For each observed sample we compared the resulting parameters in the following way: we selected all stars duplicated in any other sample and for each of these computed the difference between the Teff, log g, and log N(He)/N(H) derived for the different samples. The results are illustrated for each of the samples in turn in Figs. A.1A.5. In addition, we computed the average differences (i.e., ) for each parameter and we report the results in Table A.114. The number of parameter pairs included in each sample is also indicated in the second column of Table A.115.

thumbnail Fig. A.1.

Comparison between the parameters (Teff, log g, and log nhe) derived for the stars in common between the VIMOS sample and the other samples. The differences (Δ) are expressed in terms of the value derived with the VIMOS spectrum minus the value derived from the other sample, e.g. ΔTeff = Teff (vimos) − Teff (other).

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thumbnail Fig. A.2.

Same as Fig. A.1 but for the stars in common between the FORS2.6 sample and the other samples.

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thumbnail Fig. A.3.

Same as Fig. A.1 but for the stars in common between the FORS1.6 sample and the other samples.

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thumbnail Fig. A.4.

Same as Fig. A.1 but for the stars in common between the FORS_MB sample and the other samples.

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thumbnail Fig. A.5.

Same as Fig. A.1 but for the stars in common between the FLAMES sample and the other samples.

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Table A.1.

Parameter differences for the stars in common between different samples.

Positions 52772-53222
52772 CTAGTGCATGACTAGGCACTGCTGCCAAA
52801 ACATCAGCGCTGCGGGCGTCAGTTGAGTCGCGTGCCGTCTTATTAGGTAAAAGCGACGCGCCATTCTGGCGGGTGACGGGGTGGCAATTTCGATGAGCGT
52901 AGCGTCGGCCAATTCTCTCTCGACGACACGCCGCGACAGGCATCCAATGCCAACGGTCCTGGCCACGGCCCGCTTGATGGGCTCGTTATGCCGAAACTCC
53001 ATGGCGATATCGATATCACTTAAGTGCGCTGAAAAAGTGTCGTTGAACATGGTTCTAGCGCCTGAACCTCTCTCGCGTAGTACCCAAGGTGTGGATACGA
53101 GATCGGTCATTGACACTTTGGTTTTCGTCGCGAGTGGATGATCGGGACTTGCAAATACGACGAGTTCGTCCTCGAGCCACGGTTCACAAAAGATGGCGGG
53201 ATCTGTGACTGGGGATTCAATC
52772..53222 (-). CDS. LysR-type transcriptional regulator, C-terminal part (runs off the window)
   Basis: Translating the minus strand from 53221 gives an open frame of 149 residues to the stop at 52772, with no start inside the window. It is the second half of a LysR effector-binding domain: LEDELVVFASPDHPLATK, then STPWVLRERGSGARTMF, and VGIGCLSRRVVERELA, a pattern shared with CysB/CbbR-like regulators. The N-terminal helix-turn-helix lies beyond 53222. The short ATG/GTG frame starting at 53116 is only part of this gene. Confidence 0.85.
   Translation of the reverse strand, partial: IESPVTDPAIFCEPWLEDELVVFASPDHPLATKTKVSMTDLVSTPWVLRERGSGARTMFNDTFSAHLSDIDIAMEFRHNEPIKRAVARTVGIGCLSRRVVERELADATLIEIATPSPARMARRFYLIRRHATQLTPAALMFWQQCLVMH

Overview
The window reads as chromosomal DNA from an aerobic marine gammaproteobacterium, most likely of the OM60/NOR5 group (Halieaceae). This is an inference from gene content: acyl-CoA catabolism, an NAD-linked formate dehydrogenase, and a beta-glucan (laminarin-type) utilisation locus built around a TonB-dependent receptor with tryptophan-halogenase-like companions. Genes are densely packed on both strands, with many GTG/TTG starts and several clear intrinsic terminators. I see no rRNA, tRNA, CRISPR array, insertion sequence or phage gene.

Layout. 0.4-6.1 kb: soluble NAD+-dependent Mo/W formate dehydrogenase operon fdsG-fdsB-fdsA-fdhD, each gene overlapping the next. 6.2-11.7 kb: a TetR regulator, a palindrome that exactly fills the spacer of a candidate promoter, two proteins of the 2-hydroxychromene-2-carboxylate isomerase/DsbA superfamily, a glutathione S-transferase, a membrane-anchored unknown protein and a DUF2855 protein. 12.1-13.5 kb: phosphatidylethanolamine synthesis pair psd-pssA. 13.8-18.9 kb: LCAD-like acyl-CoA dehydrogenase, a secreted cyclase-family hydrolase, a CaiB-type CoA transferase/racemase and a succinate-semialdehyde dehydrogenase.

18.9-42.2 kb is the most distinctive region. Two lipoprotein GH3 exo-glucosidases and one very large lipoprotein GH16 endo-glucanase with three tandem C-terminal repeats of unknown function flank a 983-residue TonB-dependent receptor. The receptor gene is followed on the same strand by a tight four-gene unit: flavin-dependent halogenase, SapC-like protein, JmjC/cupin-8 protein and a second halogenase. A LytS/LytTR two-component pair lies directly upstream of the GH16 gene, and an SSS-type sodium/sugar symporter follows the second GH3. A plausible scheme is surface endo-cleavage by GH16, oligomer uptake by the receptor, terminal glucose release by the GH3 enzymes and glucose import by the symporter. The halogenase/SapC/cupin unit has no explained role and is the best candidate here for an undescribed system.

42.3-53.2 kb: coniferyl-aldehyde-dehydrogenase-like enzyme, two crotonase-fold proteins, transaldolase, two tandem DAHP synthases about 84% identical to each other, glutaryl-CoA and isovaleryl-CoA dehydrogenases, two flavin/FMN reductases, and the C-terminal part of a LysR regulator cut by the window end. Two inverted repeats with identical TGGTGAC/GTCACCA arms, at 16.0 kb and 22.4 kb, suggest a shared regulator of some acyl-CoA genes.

Our results indeed reveal a few systematics shifts. Concerning the temperature, the FLAMES and FORS_MB samples (Figs. A.4 and A.5) show the largest deviations, with the FLAMES spectra returning lower than average Teff values, while the FORS_MB spectra return higher than average Teff values. The fact that the FLAMES spectra return lower Teff values, especially for the stars in the range 30−35 kK, agrees with the finding of Latour et al. (2014b) that the He-rich stars in the FLAMES sample of Moehler et al. (2011) have lower temperatures than in their FORS sample. We think that this apparent shift toward lower Teff is induced by the absence of He II lines in the FLAMES spectral range, preventing the ionization equilibrium of helium to be considered (implicitly) in the fitting procedure. Regarding the FORS_MB sample, more than one-third of the target pairings are with FLAMES spectra, which enhances the apparent Teff shifts16. A look at Figs. A.1A.5 reveals that for many stars, the parameters derived using the different spectra do not agree with each other within the statistical uncertainties. This suggests the presence of additional uncertainties that are likely related to the observational data, for example, resolution, wavelength coverage, data reduction. In case of correct uncertainties, the ratio of the temperature difference and its uncertainty (σT )